How Not to Give up Studying, and How to Make Any Training Effective by@harrymatvis

How Not to Give up Studying, and How to Make Any Training Effective

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Harry Matvis HackerNoon profile picture

Harry Matvis

CEO Osmi Pro - an international online university of IT professions.

Self-development is the new black. Education has never been so accessible: online tutorials, learning apps, helpful newsletters, webinars, and workshops surround us on all sides. Why, then, after subscribing to a dozen courses, do we quickly drop out of training, even if we paid for it? The fact is that many of us do not know how to study on our own. 

At Osmi Pro Online University, we help students achieve their learning goals. On HackerNoon I’ll tell you how to choose training and do it with benefit and pleasure.

Set a goal

The first question you should ask yourself when buying a course or signing up for a webinar is "Why do I need it?". A clear and specific goal is half the battle. You need to understand how you will use the new knowledge and why it will make your life better. "I want to learn English" is not much of a goal. But "I want to reach the Intermediate level by January, try to get a job at a big company, and earn twice as much" is another thing. Such a goal has a measurable result, a deadline, and a reason to practice regularly.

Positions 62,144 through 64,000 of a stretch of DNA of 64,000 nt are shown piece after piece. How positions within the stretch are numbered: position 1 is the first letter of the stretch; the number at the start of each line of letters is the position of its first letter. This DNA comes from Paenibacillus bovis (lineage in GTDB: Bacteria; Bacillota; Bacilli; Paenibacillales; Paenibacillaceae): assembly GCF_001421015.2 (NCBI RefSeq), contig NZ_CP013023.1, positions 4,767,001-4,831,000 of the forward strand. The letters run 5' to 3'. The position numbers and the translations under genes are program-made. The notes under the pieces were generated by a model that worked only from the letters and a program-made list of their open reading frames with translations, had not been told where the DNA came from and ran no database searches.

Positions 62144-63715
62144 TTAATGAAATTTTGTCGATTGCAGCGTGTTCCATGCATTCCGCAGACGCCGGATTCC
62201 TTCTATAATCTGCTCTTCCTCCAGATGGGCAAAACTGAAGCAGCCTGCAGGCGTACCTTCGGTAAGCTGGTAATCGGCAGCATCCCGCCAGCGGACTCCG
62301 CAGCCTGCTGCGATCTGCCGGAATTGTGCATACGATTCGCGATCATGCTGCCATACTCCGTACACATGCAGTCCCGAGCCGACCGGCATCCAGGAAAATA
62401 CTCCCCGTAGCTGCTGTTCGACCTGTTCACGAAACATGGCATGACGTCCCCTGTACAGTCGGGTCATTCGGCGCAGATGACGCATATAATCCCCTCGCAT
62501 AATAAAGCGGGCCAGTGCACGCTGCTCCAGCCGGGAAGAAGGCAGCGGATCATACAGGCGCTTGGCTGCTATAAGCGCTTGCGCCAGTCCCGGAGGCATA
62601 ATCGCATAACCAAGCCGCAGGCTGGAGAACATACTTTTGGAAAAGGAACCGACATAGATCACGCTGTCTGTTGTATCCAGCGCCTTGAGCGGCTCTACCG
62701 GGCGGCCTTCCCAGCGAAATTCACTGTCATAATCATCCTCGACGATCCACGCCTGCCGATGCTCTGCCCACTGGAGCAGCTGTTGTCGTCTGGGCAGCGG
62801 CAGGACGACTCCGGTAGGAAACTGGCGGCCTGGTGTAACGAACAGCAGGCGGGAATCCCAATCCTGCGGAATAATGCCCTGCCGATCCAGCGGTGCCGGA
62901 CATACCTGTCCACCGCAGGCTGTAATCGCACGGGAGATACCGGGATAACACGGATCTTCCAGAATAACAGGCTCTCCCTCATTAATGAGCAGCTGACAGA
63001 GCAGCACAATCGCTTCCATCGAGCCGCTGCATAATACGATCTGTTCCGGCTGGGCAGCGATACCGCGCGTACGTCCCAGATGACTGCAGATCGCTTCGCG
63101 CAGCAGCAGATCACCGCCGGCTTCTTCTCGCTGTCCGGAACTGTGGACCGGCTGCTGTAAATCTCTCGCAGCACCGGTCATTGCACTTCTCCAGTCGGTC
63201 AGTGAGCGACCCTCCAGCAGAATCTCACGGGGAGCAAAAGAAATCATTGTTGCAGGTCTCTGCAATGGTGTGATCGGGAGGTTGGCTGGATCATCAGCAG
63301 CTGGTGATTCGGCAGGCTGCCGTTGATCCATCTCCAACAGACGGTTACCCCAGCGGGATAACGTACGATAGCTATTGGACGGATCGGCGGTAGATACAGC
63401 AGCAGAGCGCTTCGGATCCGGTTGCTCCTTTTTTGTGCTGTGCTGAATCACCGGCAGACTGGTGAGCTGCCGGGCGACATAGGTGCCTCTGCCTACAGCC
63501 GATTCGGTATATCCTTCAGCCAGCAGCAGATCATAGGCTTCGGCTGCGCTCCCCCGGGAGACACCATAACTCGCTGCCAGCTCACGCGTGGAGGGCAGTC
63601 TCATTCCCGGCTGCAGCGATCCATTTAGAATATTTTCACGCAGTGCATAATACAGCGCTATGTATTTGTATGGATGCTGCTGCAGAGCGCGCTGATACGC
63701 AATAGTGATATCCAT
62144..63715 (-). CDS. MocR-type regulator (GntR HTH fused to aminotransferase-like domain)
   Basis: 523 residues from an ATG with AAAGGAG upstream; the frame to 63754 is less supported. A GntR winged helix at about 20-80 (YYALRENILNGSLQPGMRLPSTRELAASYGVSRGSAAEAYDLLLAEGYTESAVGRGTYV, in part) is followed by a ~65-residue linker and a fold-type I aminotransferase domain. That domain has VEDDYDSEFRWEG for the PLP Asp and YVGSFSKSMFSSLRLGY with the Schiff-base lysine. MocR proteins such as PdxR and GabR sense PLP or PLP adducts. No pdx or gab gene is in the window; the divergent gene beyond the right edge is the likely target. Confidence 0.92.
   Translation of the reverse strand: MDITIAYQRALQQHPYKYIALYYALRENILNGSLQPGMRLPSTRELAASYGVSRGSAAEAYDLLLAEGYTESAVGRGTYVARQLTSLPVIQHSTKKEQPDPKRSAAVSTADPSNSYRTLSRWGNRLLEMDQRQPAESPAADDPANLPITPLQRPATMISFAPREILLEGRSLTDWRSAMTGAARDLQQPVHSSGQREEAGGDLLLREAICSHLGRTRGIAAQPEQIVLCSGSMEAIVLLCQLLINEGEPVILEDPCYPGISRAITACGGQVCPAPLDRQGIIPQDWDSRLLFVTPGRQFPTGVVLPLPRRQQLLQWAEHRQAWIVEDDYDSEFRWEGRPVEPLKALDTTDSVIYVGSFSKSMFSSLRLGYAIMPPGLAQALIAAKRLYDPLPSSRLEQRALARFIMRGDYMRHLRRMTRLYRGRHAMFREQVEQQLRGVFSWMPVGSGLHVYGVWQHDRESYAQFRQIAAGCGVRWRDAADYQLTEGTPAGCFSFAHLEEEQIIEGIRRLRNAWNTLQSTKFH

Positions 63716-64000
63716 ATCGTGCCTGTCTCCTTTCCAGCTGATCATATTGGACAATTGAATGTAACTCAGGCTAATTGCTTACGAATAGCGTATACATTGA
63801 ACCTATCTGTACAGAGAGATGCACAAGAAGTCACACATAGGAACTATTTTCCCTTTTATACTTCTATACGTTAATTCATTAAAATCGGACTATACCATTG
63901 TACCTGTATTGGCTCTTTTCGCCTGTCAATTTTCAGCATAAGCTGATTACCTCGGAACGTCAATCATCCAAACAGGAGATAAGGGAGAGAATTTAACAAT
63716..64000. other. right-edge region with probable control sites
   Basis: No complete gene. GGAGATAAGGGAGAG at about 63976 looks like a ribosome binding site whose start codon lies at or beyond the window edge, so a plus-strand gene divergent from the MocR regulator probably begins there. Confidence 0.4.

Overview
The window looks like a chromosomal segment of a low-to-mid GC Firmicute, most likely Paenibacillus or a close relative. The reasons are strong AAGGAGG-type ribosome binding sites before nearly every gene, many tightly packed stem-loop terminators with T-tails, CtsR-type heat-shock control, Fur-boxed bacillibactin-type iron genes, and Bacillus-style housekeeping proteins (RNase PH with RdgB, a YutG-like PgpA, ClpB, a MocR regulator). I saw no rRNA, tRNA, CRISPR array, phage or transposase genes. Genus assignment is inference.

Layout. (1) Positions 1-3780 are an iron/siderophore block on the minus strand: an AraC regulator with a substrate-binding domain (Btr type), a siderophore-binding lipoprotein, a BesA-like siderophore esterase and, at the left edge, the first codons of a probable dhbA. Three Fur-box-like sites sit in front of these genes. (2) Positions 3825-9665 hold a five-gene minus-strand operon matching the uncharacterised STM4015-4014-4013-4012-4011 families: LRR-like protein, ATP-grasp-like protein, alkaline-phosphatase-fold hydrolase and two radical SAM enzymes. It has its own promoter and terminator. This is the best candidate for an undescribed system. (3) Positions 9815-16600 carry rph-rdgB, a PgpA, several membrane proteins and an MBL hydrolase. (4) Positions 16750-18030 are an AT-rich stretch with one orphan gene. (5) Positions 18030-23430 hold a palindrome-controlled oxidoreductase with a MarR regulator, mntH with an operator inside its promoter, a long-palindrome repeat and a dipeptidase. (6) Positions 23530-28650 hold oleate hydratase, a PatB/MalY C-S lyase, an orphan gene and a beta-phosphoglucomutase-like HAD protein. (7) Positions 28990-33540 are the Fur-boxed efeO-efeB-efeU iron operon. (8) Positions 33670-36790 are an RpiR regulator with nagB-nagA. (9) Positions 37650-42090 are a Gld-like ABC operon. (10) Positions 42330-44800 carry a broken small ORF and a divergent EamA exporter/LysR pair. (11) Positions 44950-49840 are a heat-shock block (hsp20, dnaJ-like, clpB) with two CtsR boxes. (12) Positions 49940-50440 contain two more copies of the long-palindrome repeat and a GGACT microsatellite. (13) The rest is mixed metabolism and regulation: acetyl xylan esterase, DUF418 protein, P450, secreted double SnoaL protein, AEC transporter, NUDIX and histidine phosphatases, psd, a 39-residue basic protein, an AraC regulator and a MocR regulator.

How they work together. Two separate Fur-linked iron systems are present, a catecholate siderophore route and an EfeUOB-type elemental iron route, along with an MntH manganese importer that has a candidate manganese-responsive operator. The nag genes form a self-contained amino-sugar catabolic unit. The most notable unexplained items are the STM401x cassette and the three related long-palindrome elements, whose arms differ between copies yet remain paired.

If you yourself don't know where you can use what you've learned, it's easy to lose motivation and give up learning. You're just wasting your time, energy, and money. 

It is important that you associate the goal with something nice and joyful. "I have to learn English so I don't get fired," is not a good idea. It's better not to use such modal verbs like "must," "have to," and "need to”. Paint yourself a rosy picture of your life after school, not a gloomy dystopia of "What will happen if I do not buy this webinar". 

Sometimes we study something for nothing, just for ourselves. But even that kind of learning can have a goal.

Make a study plan

When they start studying, many people get euphoric about their own diligence and subscribe to ten courses and newsletters at once, and even order a whole treasure chest of books. No wonder, because if you study without a plan, it's easy to accumulate a lot of unnecessary things (and then even feel guilty that the courses are still not taken).

A personal development plan is a tool to help put your self-study in order. It is not just a list of literature and courses. The plan should definitely include the following items:

Goal. Fix it so you don't get distracted.